“All we did was to turn back the time to a photography of precision which is superior to the human eye.” – Bernd Becher
“We don’t agree with the depiction of buildings in the ‘20s and 1930s. Things were seen either from above or below which tended to monumentalize the object. This was exploited in terms of a socialistic view—a fresh view of the world, a new man, a new beginning.” – Bernd and Hilla Becher
Bernd and Hilla Becher spent their careers working as a creative couple. They are renowned for their photographic documentation of industrial structures such as water towers, coal bunkers, factories, silos, and gas tanks across Europe and North America. In extensively documenting these subjects, the Bechers created a typology of these buildings. In order to do this, each of their subjects was always photographed in exactly the same way. They worked exclusively in black and white, and produced works which are devoid of figures. Their signature repetition encourages viewers to engage deeply with the formal qualities and subject matter of the work, rather than focusing on the photographic medium. Bernd and Hilla Becher’s close examination of these structures suggest to their audiences that they merit further scrutiny. The pair served as professors of photography at the Kunstakademie Düsseldorf, and influenced a generation of photographers including Candida Höfer, Andreas Gursky, Thomas Ruff and Thomas Struth, among many others.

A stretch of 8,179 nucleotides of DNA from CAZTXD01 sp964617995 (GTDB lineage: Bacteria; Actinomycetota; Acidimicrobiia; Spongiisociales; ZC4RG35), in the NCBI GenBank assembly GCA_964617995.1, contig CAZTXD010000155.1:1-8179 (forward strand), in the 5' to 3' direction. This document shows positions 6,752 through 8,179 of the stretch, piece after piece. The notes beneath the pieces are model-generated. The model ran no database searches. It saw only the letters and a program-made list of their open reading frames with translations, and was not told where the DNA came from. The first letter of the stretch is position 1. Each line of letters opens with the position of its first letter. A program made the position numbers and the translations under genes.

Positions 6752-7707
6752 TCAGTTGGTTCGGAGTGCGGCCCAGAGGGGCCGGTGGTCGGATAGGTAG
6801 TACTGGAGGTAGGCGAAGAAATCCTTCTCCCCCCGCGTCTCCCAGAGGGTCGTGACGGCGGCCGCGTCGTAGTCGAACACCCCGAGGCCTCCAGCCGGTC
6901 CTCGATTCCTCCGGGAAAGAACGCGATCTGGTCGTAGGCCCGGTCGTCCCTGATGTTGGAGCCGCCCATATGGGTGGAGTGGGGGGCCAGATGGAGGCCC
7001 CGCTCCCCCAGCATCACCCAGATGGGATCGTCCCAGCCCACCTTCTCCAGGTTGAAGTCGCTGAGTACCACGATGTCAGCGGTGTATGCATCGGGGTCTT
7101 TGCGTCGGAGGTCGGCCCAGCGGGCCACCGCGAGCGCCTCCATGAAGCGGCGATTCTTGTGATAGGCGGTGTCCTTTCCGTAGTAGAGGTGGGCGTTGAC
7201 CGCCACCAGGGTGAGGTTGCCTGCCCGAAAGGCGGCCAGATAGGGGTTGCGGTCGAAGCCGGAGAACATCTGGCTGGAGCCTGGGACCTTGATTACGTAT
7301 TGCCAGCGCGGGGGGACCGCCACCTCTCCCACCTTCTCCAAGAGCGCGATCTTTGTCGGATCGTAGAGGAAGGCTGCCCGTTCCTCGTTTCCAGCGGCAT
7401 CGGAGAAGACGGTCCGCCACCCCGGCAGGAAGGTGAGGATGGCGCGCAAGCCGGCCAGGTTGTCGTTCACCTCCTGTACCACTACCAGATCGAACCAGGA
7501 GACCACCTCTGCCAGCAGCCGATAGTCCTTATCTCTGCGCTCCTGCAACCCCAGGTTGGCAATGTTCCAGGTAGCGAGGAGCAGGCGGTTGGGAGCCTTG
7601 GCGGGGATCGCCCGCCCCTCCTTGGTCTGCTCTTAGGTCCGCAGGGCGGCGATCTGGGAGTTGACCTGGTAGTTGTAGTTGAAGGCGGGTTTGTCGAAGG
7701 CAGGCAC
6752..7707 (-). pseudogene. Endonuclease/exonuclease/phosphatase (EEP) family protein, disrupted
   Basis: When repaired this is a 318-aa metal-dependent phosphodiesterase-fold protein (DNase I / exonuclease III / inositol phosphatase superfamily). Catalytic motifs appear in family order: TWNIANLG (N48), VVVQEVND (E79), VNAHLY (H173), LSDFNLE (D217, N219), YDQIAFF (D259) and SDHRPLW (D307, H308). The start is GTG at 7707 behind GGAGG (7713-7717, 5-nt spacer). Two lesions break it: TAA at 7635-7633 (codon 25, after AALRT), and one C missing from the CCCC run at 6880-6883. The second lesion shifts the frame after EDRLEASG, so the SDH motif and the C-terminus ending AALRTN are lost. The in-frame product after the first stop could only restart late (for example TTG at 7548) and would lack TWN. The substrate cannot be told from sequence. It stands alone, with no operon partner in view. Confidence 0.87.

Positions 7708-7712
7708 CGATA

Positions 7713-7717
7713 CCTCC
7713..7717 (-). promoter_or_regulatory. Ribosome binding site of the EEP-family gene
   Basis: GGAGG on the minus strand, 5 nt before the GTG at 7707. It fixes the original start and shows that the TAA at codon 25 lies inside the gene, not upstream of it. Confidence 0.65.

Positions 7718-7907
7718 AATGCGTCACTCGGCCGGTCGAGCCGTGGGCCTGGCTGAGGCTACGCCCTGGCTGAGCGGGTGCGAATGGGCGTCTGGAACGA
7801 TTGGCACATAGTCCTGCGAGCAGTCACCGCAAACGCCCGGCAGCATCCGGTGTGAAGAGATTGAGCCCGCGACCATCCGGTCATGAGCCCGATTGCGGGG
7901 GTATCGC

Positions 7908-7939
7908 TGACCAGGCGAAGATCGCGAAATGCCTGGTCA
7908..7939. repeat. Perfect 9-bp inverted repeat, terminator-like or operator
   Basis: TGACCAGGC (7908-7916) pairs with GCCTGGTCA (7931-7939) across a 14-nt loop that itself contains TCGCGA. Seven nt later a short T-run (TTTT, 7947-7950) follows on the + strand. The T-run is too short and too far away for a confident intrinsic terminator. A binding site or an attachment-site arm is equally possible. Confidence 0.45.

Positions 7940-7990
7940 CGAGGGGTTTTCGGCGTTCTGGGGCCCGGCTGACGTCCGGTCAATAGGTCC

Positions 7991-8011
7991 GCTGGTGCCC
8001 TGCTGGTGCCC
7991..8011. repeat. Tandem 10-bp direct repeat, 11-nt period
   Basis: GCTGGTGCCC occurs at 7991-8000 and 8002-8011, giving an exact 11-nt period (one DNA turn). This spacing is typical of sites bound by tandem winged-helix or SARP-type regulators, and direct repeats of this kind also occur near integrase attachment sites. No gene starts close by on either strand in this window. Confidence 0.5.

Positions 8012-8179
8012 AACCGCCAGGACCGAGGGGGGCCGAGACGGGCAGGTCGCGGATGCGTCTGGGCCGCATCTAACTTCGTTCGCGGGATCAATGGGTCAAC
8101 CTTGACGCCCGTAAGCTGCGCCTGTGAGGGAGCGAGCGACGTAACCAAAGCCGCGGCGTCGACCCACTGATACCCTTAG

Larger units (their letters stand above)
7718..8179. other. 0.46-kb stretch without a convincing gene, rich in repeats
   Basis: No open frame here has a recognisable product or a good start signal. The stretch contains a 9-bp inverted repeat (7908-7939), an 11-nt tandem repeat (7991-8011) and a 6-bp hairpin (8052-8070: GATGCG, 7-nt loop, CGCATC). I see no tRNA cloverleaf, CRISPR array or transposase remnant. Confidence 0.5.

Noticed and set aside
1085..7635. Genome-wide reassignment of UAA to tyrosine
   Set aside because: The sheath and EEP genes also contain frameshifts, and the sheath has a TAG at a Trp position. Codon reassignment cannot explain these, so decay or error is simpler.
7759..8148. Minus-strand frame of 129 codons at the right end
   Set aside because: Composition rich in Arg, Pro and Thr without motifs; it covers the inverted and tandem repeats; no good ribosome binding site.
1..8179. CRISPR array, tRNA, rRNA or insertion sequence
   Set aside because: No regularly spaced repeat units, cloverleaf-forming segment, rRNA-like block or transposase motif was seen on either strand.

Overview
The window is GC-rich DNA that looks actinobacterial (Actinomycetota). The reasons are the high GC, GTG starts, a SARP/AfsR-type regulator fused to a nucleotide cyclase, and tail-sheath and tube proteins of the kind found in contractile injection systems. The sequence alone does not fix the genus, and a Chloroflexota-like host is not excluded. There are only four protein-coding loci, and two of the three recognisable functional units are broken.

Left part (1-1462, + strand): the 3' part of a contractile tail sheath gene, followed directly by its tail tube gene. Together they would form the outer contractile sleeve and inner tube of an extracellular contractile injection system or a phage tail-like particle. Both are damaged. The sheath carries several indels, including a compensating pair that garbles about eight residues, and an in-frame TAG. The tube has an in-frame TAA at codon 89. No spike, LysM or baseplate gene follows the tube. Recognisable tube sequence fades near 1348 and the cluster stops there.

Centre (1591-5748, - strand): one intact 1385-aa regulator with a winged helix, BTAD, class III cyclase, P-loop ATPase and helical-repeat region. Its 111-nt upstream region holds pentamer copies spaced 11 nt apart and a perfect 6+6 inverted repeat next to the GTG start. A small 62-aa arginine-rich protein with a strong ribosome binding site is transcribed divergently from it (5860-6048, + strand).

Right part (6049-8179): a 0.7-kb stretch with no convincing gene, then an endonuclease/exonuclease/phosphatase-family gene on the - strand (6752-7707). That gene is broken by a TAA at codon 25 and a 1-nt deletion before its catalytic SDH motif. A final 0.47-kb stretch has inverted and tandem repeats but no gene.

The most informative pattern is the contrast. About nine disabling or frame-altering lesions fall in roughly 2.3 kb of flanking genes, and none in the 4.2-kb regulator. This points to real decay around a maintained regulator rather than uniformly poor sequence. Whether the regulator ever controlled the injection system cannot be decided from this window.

German, Bernd Becher 1931-2007 & Hilla Becher 1934-2015